Capture Artful Moments With Your iPhone | Day 9 of 10


Show story snippets with detail shots. Get close to your subject. Hold your camera steady. Reach your hand close to your subject. Frame your composition then manually lock focus on your hand close to your subject before you click the shutter. This will focus on the detail you want in your frame. 

 You can try to isolate your subject by using negative space (such as a blank wall or open sky) as the background or conversely, fill your frame with positive space (such as a field of flowers or forest of trees). 

The idea is to get a sharp point of focus, either on the whole subject or the part you want to emphasize, with a background blurry.

 If your iPhone has Portrait mode, you can try that out as well to capture details.

Capture Artful Moments With Your iPhone | Day 8 of 10


Action photography includes any subject in motion, such as children, concerts, pets, sports, transportation, etc. The first step in capturing action is to have your camera on hand and be ready to shoot. If there are people or pets in the photo, focus on their faces, especially the eyes.

Include enough of the surroundings to tell a larger story with your image.

Use burst mode on your iPhone to capture a quick succession of photos. To use burst mode, frame the subject with your smartphone then hold down the onscreen shutter button to take a series of action shots.

You can also can slow the slow the motion by panning your iPhone (or mobile phone) from left to right. Hold your phone steady and try to move your phone at the same speed as your subject as you tap the shutter button several times.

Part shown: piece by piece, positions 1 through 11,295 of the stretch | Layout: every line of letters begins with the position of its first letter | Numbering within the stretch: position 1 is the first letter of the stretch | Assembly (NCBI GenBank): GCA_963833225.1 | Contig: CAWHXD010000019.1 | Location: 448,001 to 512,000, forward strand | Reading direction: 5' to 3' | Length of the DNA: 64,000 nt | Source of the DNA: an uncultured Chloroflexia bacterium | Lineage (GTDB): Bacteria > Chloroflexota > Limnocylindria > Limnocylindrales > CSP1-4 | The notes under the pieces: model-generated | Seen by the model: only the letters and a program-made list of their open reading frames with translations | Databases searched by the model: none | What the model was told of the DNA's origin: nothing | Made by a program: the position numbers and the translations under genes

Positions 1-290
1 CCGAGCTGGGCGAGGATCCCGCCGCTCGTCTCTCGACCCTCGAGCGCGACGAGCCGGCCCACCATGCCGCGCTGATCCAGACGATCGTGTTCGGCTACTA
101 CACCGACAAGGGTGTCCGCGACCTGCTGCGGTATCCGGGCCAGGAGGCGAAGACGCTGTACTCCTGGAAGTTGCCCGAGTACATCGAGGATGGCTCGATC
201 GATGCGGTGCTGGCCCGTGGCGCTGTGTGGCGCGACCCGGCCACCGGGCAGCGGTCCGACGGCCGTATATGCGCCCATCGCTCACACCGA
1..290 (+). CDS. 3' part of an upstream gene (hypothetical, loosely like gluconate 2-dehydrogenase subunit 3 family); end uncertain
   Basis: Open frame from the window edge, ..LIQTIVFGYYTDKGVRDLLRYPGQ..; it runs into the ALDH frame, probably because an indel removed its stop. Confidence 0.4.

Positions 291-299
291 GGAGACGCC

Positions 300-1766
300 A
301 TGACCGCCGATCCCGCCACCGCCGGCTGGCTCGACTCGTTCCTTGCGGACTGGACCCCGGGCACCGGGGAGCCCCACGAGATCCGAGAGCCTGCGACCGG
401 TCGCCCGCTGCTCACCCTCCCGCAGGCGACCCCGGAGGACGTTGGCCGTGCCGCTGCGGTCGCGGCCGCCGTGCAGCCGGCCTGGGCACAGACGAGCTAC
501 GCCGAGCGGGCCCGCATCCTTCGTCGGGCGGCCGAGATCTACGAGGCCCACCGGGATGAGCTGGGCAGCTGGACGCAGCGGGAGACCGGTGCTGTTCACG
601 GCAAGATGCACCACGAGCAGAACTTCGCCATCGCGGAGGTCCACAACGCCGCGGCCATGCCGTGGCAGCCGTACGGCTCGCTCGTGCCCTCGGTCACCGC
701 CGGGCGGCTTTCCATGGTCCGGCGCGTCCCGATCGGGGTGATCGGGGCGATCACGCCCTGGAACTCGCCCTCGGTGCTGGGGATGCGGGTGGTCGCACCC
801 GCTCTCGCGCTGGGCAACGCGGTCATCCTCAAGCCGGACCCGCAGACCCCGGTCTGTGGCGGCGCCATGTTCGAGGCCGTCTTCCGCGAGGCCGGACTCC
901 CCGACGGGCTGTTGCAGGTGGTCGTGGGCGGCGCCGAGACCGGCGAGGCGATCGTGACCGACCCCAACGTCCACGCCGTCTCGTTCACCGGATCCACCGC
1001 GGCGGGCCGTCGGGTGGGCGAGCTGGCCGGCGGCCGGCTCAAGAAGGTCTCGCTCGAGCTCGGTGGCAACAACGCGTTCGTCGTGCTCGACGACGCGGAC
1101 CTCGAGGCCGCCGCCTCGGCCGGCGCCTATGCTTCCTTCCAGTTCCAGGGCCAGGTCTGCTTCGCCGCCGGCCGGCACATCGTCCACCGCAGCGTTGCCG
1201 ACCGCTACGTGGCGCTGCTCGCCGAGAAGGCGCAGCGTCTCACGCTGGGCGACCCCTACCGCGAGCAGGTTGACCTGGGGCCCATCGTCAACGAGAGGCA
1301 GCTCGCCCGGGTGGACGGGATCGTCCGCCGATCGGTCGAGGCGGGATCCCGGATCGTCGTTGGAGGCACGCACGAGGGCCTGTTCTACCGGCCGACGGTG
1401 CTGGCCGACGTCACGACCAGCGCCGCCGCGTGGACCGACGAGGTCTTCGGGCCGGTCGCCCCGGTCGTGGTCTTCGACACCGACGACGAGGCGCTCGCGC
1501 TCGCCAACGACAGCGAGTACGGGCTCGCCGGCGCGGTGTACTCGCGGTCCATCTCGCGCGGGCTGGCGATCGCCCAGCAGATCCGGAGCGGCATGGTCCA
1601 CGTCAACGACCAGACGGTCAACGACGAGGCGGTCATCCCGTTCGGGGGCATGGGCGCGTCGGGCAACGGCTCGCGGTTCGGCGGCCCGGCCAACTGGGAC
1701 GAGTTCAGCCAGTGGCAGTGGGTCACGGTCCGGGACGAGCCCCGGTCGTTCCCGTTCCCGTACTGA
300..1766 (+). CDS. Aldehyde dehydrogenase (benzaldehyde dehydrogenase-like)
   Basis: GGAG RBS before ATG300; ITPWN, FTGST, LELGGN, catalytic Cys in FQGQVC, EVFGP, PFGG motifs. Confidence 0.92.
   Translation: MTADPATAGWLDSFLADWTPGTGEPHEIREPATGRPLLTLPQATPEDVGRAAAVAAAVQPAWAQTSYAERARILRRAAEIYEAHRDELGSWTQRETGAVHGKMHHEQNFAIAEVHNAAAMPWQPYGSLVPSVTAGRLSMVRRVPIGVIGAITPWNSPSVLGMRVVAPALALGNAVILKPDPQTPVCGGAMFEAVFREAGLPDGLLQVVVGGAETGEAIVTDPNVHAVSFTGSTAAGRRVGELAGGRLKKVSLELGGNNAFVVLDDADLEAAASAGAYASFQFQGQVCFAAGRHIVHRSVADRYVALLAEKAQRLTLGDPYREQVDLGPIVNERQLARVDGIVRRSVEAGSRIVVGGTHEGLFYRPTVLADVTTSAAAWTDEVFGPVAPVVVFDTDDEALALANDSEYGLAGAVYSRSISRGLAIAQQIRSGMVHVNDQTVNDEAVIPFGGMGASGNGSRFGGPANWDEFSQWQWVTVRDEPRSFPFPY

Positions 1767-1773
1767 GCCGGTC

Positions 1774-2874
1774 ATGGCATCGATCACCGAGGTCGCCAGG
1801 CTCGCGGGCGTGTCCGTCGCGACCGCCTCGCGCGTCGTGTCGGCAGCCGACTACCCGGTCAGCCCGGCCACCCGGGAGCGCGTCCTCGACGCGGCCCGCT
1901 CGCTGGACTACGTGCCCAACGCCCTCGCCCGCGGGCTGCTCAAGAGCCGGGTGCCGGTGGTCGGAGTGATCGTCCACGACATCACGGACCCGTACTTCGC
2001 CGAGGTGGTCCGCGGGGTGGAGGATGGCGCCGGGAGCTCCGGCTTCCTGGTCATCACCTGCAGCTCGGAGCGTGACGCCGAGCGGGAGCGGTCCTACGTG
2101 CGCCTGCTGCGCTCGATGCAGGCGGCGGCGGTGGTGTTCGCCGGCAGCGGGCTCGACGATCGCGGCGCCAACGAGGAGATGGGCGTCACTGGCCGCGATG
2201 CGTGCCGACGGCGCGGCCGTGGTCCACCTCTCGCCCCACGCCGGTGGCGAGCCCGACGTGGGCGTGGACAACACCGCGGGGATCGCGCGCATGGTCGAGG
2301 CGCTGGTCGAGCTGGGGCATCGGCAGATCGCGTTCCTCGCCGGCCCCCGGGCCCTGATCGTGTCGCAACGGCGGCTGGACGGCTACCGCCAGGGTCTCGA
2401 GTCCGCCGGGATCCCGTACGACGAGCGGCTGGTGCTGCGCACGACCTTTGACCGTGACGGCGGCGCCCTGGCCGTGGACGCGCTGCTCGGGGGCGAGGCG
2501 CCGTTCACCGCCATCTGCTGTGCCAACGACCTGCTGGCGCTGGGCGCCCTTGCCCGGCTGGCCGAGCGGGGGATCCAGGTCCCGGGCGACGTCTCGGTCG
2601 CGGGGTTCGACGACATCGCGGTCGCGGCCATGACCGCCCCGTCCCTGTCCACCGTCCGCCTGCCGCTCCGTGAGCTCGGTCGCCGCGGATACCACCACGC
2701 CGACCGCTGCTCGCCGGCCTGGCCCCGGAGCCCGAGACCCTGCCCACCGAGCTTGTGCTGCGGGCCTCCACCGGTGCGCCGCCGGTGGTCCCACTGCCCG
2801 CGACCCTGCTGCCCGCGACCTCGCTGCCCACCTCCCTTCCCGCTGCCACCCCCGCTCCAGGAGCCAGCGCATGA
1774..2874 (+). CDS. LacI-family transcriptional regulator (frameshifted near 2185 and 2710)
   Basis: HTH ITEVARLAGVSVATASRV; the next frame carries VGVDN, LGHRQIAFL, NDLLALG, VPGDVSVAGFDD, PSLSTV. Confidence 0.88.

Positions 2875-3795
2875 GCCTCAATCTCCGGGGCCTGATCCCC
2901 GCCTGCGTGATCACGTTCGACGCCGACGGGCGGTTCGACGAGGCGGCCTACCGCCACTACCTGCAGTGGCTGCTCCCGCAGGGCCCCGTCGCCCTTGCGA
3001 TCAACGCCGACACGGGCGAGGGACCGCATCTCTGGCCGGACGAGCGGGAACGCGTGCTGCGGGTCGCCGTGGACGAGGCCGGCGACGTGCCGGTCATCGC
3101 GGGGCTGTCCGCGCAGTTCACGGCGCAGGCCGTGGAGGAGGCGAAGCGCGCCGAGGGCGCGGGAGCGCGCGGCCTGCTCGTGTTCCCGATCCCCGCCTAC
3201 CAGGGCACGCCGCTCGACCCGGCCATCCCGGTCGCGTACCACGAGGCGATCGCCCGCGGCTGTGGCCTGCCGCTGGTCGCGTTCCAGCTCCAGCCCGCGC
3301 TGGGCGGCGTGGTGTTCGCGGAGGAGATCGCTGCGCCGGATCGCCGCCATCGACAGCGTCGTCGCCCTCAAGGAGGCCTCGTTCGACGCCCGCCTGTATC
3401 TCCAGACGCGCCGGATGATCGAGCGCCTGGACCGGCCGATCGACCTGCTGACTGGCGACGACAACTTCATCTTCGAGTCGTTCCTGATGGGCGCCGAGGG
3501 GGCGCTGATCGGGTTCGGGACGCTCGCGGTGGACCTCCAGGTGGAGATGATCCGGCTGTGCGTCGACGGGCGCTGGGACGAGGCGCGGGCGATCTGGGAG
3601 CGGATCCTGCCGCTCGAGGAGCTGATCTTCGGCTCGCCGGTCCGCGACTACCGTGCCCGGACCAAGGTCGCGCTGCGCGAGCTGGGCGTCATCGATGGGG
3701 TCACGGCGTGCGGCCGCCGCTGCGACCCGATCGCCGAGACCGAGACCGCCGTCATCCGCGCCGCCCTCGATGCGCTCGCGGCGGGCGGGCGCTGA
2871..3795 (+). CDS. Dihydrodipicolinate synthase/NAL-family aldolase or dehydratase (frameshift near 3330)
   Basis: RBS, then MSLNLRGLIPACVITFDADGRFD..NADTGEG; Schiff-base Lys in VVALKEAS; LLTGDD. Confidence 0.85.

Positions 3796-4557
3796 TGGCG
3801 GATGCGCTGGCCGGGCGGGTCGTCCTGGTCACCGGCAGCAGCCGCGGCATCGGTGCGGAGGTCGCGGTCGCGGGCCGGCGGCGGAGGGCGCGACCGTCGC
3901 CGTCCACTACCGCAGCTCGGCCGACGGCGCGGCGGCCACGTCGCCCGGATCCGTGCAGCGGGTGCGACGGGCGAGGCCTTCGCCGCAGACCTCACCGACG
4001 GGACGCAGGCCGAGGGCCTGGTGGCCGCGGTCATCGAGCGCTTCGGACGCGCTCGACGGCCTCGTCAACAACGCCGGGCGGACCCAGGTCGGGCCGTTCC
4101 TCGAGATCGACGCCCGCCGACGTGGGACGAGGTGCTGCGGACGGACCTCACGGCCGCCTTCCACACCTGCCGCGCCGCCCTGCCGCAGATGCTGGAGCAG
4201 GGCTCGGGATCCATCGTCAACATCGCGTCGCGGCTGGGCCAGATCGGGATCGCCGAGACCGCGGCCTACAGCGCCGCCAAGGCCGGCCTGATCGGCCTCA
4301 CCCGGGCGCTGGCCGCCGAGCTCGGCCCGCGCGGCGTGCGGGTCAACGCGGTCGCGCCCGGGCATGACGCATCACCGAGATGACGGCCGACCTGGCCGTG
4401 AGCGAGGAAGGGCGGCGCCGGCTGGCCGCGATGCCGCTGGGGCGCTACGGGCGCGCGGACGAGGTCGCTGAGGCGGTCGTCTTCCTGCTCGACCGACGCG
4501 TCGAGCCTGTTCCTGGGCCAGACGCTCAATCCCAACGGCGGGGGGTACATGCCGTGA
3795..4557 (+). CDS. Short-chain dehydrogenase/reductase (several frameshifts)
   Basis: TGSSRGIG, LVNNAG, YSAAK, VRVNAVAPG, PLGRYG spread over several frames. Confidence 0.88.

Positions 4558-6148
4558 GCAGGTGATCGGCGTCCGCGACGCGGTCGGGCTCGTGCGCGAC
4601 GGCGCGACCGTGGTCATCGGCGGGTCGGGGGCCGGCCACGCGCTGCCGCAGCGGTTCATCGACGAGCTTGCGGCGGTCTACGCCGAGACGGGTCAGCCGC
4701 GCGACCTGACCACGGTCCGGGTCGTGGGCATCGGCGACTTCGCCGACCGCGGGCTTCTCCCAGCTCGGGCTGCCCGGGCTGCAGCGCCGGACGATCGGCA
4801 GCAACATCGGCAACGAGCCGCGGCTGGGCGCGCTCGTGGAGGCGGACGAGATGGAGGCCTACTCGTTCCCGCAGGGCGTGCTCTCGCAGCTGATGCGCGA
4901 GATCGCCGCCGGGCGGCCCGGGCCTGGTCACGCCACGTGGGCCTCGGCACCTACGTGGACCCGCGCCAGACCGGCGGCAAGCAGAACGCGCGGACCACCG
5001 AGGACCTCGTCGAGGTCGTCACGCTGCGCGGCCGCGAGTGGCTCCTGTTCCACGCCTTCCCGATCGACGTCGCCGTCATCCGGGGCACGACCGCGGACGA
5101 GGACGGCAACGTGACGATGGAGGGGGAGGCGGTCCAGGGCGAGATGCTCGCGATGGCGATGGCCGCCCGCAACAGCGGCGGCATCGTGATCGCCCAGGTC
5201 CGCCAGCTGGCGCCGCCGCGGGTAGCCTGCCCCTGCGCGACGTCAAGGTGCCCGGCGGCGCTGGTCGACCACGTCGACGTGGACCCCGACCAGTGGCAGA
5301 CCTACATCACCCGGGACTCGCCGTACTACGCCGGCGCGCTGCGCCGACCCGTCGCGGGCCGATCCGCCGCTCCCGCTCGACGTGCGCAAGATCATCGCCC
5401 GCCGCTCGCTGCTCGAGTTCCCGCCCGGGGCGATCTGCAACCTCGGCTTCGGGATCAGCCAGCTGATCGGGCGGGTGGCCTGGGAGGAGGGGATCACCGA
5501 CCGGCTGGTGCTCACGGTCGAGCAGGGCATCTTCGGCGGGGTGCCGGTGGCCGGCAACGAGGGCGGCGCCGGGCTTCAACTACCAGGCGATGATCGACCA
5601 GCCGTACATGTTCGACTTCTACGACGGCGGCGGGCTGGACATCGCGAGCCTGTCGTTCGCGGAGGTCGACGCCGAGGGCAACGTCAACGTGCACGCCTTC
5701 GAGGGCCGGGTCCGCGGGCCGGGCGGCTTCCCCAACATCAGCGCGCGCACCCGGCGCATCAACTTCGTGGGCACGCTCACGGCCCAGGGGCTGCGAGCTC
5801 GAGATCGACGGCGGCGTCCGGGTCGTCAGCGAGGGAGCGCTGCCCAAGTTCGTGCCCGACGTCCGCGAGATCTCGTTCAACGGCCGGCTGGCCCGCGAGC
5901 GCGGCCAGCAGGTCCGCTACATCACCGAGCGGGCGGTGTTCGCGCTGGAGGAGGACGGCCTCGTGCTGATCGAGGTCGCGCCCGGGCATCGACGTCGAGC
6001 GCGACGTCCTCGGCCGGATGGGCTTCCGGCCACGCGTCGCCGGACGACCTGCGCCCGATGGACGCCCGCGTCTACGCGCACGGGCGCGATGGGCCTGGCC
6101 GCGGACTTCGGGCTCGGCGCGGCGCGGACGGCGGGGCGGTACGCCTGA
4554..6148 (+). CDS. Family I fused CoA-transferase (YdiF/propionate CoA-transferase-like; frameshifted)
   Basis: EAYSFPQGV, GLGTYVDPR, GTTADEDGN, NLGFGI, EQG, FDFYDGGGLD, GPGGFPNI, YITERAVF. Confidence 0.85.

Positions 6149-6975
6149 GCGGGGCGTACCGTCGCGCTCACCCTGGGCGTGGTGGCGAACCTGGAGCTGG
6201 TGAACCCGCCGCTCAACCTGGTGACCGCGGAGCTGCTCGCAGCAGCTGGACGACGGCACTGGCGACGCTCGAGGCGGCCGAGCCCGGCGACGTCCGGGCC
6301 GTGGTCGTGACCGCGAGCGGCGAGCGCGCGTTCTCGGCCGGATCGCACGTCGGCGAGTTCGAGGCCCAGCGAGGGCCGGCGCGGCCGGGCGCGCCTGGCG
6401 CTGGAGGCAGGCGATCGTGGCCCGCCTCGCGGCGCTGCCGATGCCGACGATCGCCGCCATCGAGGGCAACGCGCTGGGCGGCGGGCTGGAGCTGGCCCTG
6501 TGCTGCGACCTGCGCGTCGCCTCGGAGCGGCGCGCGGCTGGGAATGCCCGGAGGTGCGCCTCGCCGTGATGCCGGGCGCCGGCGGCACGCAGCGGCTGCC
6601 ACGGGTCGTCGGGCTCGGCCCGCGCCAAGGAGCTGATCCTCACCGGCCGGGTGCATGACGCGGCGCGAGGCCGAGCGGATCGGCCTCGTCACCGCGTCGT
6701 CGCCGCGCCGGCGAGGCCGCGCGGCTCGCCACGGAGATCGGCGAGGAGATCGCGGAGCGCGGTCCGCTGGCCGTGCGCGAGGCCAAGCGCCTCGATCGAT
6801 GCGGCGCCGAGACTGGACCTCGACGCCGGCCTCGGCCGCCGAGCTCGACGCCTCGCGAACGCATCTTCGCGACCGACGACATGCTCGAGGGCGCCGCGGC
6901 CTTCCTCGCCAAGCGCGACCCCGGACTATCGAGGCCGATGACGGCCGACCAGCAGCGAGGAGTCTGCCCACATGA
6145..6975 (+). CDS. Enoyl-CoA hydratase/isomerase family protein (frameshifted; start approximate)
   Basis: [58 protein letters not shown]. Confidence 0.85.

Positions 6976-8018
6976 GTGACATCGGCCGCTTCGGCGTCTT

Capture Artful Moments With Your iPhone | Day 7 of 10


Perspective refers to the point of view the photograph was shot. You can dramatically alter a scene when you learn how to see it from different perspectives. We often get in the habit of seeing the world from one point of view— at eye level. Instead of defaulting to eye level, change your position to your subject. Go high, low, or shoot from the waist. Move closer, move farther away, stand higher, or get lower. Think like a cinematographer here. How many ways can you tell the story by changing your position?

Move around your subject and the scene you’re photographing to discover the most interesting perspective. Photograph each position, beginning at eye level and then again each time your perspective to your subject changes.  

Scroll through the images you made. Which one holds your interest?

As a photographer you want to practice varying your perspective in order to create images that are striking and unique. Stand on a chair, rock, or bench and take a photograph looking down. Take a photograph right next to your subject either at waist or ground level. Lie on the ground and make a photograph looking up. Look at the different perspectives you photographed. How does the emotional impact of the image change?

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